Before we begin, I think we should talk about pre-washing your fabric. If you are one that does this, you will want to be sure NOT to use fabric softener. If you do, it could prevent your adhesive to sticking to the back of your applique pieces.
Let's discuss some of the supplies that will help make your stitching easier. Next week we'll focus on tips and techniques. Lets get started!
If you plan on doing a lot of machine applique, I would suggest investing in an Open Toe Foot (photo above). I purchased mine for under $10 at Amazon. I’m telling you, this sewing machine foot will make ALL THE DIFFERENCE! Even if you have a clear, all purpose foot, you will not believe how much easier this will make your stitching. The area at the needle is completely open so you can see exactly where your stitches will go. This is especially handy when you are going around pieces where the colors are very similar or the same. Trust me, this will make your applique life so much easier.
When it comes to stabilizers, use what is easiest for you, just be sure you use something or your stitches will not be nice and even, and your fabric will more than likely pucker or bunch up. When I am placing my applique on items such as tote bags, aprons, or anything else that will not be quilted or backed with batting or fleece, I like to use one that you iron on, then tear away. When making my mug rugs, I just iron my fusible fleece to the back of my main fabric and it makes a nice stabilizer. There are so many different types and brands to choose from so pick one that you are comfortable using, and will give good results. If you are new to this, try a couple different kinds until you find one you like best.
You are going to want to use a paper backed fusible webbing on the wrong side of your applique pieces to keep them from shifting around on the background fabric when stitching down. I always use Heat N Bond LITE. Again, there are so many to choose from, and at some point I’ve tried them all, but this particular one is designed for stitching through. It holds nice and secure with the least amount of adhesive. I’ve made well over a thousand mug rugs and other applique projects, and I have never had a gummed up needle, or an applique piece that has come off. You can always get it for a great price at JoAnn’s with a 50% off coupon, or at Amazon.
And while we are on the subject of the pattern pieces, it will make your tracing so much easier if you print your pattern pieces onto card stock. I always use this method because your pen will just glide around the edges!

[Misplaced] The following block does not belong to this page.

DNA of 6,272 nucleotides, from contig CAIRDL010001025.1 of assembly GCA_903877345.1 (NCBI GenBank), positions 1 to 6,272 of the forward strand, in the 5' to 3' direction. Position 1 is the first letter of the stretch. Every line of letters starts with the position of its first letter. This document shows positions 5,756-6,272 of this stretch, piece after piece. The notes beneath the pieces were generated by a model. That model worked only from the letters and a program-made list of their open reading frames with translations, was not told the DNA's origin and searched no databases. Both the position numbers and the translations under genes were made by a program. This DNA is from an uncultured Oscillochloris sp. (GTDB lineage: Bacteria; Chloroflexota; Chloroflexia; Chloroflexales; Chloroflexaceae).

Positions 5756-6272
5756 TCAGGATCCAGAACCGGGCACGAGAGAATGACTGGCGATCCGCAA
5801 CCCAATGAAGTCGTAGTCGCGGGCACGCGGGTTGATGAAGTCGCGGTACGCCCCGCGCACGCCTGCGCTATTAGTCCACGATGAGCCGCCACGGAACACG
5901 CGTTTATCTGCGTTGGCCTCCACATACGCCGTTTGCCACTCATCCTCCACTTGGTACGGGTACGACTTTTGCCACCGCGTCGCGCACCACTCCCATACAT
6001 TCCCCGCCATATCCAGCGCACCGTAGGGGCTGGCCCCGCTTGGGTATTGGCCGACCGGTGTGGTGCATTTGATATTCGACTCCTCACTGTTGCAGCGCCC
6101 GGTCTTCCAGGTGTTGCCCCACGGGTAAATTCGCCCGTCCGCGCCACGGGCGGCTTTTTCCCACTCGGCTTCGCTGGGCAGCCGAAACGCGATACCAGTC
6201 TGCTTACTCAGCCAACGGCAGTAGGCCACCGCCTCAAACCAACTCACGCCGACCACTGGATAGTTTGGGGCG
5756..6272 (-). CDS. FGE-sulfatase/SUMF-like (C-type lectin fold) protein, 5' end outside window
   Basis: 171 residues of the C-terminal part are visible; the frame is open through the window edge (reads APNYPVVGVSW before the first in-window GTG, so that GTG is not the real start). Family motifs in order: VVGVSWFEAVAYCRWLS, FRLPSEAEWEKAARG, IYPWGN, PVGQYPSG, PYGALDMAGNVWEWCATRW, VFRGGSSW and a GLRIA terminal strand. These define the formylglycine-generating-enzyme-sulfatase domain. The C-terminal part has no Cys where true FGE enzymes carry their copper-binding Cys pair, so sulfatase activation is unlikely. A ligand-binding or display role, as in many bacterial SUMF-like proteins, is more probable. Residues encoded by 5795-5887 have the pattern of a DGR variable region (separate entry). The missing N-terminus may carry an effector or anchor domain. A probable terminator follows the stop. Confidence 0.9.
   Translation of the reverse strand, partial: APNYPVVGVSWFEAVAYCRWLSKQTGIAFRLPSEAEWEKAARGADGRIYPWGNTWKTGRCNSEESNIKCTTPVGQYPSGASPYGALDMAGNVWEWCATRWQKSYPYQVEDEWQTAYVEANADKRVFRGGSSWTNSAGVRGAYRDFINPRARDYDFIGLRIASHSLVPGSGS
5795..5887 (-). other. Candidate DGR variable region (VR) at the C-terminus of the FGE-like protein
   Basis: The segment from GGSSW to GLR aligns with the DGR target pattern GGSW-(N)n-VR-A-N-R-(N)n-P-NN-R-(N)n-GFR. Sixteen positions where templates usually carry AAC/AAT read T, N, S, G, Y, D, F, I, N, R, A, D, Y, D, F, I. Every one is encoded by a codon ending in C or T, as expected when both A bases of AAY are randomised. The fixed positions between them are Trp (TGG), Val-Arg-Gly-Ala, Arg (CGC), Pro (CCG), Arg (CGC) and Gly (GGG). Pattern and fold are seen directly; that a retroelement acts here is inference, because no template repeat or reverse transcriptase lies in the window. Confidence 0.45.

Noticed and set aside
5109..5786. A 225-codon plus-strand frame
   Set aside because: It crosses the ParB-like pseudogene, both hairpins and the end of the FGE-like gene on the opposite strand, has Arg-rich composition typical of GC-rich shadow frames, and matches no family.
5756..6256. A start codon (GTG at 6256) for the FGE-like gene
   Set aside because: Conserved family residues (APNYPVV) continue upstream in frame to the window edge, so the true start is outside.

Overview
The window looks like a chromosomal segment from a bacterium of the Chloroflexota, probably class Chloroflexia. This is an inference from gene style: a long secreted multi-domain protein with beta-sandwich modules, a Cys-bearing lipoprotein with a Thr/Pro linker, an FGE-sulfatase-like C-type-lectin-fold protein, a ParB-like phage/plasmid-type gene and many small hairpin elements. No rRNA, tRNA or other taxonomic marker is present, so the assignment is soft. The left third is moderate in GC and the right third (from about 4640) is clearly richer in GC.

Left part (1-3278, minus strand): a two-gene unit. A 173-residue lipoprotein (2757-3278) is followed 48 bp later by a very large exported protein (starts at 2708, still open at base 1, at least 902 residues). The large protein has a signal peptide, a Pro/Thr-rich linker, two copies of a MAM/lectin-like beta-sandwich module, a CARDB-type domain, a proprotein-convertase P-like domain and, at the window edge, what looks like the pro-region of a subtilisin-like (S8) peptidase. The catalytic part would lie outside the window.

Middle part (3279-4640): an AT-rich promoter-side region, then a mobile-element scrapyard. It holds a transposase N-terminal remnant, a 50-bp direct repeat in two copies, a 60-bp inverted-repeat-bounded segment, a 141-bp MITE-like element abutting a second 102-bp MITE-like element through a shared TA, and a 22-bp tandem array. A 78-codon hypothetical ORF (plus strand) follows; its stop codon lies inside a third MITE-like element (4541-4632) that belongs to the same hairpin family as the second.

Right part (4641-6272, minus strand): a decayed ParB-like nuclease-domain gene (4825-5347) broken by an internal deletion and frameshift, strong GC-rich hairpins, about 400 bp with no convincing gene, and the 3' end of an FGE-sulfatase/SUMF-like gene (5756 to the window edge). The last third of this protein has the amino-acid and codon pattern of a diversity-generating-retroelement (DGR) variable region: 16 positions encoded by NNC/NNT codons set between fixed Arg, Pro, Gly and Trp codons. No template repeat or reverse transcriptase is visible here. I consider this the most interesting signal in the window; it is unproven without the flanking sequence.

If you plan on washing your item after it’s stitched, you will need to really secure your stitches on the backside. Either knot them, or use your lock stitch on your sewing machine at the beginning and ending of each line of stitching. To make it extra secure, add a tiny drop of washable fabric glue on the beginning and end of the row of stitching, on the backside of the project. I only do this when something will be washed. For my mug rug samples I never do this because I never wash them. They are used strictly for decoration. When making things such as tote bags, baby bibs, or aprons, I find this an important step.
It always helps to have a tiny pair of scissors with a tiny and sharp point when cutting your threads. You can get nice and close to the fabric with them.
Did you know that you can enlarge and reduce the size of you pattern pieces by changing the percentage of you printout? You may have purchased one of my mug rug patterns but want to use the applique on something else that is either bigger or smaller than my mug rug. This is so easy if you are using the Adobe Acrobat Reader. That is the PDF reader that most pattern designers recommend using because it’s so user friendly. It also makes it so easy to adjust the size of the printouts. It comes pre-installed on many computers, but if you don’t have it, you can download it free from the Adobe website. And since it’s Adobe, you can definitely trust the website an the download.
While we are on the subject of PDF readers, NEVER print from the Internet viewers that open in your browser from the Internet. Always download your patterns to your computer and open them in the Adobe Acrobat Reader. The default Internet PDF readers seem to print horribly! You will even notice missing pieces in some of them. As for the other PDF readers, I’ve used some and they didn’t allow me to change the size of my printout, but I’m sure some other ones do. At least with Adobe, you have a dependable reader.
When I first started writing this post, I didn’t realize how long it would be, so I decided to break it up into two segments. Now that we’ve discussed our helpful supplies, next week we’ll focus on some tips and techniques!
Part 2 can be found HERE
Thursday, January 5, 2017
I'm so excited to add a new section to my shop! As many of you already know, I have some mug rug pattern bundles in the mug rug sections. Some of my customers have actually emailed me asking if they could choose their own patterns for the $4.95 bundle. Since I love my customers so much and want them to have the best, I always do it for them.
I decided to add a new section to my shop with special prices for bundles of 4, 6, and 8. The only difference is that the patterns will be emailed rather than downloaded instantly. They will get to you within 24 hours but usually much quicker.
You can visit my new section right HERE!
Posted by Sheryl Hastings at 9:08 PM